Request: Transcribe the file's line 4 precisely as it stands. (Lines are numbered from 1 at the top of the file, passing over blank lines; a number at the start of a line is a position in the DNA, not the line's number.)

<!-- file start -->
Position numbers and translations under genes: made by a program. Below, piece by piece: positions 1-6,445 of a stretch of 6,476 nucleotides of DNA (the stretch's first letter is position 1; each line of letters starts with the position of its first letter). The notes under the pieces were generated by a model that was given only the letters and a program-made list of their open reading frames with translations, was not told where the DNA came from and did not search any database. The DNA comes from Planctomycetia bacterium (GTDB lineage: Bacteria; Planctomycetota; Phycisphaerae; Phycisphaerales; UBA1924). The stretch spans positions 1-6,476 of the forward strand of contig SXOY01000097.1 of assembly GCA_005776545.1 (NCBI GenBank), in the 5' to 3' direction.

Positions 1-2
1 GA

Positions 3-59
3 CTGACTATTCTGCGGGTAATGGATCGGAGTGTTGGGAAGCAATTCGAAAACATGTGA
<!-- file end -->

Positions 3-59